GPU USELESS For Lightroom Classic!

Started 3 months ago | Discussions thread
IanYorke Veteran Member • Posts: 4,325
Re: GPU USELESS For Lightroom Classic!

Batdude wrote:

skyglider wrote:

Batdude wrote:

skyglider wrote:


I'm wondering. When you say import/export process is a LOT faster than your previous i7-6700, are you just using the i7-6700 as a reference to that computer?

Correct. Just to give you an example, my previous system would not import 1900 RAW photos in one minute and fourty seconds.

Or are you attributing the lot faster import/export speed to the difference between your AMD CPU vs the Intel i7-6700?

Isn't that the same thing as above?

No, not the same thing. First case is like putting a name to a computer. If your i7 PC was named Sam, then saying that the 3900x PC (the whole system including fast SSDs) can import/export files a lot faster than your Sam PC (that could have slower SATA SSD or mechanical hard drive).

In the second case, it's like saying that the import/export speed difference is attributed to the 3900x CPU being a lot faster than an i7-6700 CPU (not taking into consideration the type of storage devices being used).

Honestly not criticizing, Just trying to clarify the meanings.

Yeah no worries I understand what you mean. The Ryzen 3900X itself is what's making import/export a lot faster indeed. The intel system also has really good stuff in it, great fast M.2 SSD and really good RAM as well and is no slouch and my loving sister is getting a heck of a PC

The Ryzen CPU is working like a dog together with some memory. The bastar* GPU is just sitting there eating pop corn and enjoying the show. Lightroom itself has a LONG way to go and they seriously need to change the way this software performs over all. It is definitely not the fastest.

Seems to me that import/export speed is a function of the storage device (in your case two 1TB M.2 SSDs) and that the CPU has little to do with import/export speed.

From what I'ms seeing is both. CPU AND storage are very active when I check task manager.

The really weird thing I'm experiencing right now and I don't know what the hell is going on, is that transferring files from file to file, even within the same M.2 C: drive is really slow man.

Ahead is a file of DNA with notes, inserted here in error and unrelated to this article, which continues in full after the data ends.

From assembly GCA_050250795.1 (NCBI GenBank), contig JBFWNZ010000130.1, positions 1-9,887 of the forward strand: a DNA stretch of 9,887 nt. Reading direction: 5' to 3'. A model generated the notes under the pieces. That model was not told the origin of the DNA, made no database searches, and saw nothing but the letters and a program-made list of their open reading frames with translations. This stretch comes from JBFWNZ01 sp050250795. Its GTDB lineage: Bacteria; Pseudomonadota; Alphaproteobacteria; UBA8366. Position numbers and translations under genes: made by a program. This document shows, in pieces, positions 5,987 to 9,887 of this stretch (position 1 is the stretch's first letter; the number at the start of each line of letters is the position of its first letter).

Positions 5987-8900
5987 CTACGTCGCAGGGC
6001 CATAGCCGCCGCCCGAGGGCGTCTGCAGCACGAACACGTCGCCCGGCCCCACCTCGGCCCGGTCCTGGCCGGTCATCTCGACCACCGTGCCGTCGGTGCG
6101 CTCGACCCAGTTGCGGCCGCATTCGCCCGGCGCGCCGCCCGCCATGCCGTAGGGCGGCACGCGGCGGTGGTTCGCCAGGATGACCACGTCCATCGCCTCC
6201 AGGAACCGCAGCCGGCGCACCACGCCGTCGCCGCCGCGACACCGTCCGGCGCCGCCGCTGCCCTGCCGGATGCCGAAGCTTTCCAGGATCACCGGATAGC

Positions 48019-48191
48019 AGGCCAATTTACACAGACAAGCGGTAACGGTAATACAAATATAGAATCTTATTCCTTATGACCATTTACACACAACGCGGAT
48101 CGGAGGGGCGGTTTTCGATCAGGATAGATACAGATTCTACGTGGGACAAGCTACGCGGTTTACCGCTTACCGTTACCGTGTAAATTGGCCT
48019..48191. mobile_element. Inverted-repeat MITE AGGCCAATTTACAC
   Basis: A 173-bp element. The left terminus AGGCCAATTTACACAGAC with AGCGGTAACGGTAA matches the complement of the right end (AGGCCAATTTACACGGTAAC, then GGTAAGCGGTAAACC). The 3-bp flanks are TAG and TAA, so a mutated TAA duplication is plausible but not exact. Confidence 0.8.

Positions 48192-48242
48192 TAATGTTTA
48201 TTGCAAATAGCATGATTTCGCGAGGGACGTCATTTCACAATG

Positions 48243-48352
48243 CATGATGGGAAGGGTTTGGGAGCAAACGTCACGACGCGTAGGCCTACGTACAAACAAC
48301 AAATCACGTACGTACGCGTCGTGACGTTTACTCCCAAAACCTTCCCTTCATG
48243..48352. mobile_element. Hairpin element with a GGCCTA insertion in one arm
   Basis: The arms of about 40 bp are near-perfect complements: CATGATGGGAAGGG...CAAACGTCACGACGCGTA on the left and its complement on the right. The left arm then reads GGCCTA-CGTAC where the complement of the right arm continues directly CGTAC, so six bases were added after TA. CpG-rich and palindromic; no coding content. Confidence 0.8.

I assume you're not using file compression on any of your drives, you're copying files from one internal SSD to the other internal SSD (not using USB).

Try these things:

  1. Disconnect all cables connected to the PC except monitor, keyboard and mouse. (In case a USB device is causing the slow down)
  2. If you have an optical drive connected to the motherboard via a SATA header (not USB), disconnect it. (It could be affecting the data bus)
  3. Disable your antivirus and see what hapens. (in case it's real time protection is slowing things down).
  4. Disable Win10 search indexing (I hate that it slows stuff down. I always disable windows search indexing period.)
  5. Remember that moving a file on the same SSD or hard drive is always faster than copying the file. Moving on the same SSD or HDD just changes the addressing of the data. Copying involves reading and writing every bit of data.

I just checked and search indexing looks completely clean. Thanks for the tip.

I've seen a peripheral slowing down the data bus problem many times so disconnecting everything is a good first troubleshooting step. You could also disconnect your second SSD and just have the system SSD running in case the second SSD is slowing down the data bus.

Something is not right and I need to find what the issue is. The Ryzen 3900X us supposed to be a lot faster than my previous CPU and the M.2 is double the speed so I'm scratching my heat at this point.

CPU performance hasn't changed greatly for several years and has pretty much plateud.

Increases in PC performance comes from increasing core count, the 3900x has two 6 core CPUs under the heatsink, 12 core/24 threads

The other way performance has increased is by using the "cpu" in the GPU. The GPU can be much more powerful than the CPU for certain tasks. Utilising the GPU is pretty much a no brainer but it does require significant resources put into re-writing software to use it.

If the software isn't written to use multi cores but is mainly single core threaded and/or doesn't use the GPU effectively it is like having a supercharged car but the software never presses the gas pedal hard enough to engage the supercharger I am try to use a car analogy without knowing anything about cars but I hope you get the point :-l

A 12 core /24 thread CPU and a good GPU does mean that you are future proofed as eventually most software will migrate to using the extra power available. For example DXO's latest version now uses the GPU to speed up PRIME noise reduction. Not only has the speed improved but the results have as well, without the GPU process times would have been even longer with the new DeepPrime.

If you use Topaz Sharpen AI you can get great results but without the GPU process times in stabilise mode are slow. When Topaz is processing it uses 100% of your GPU which is usually just used for painting pixels on your monitor.

So the take is that if you use largely single threaded software that doesn't use the GPU you are pretty much good to go with any decent CPU from the last 5 years. SSD/nvme storage will give you the best improvements but they have also been around for the last few years.


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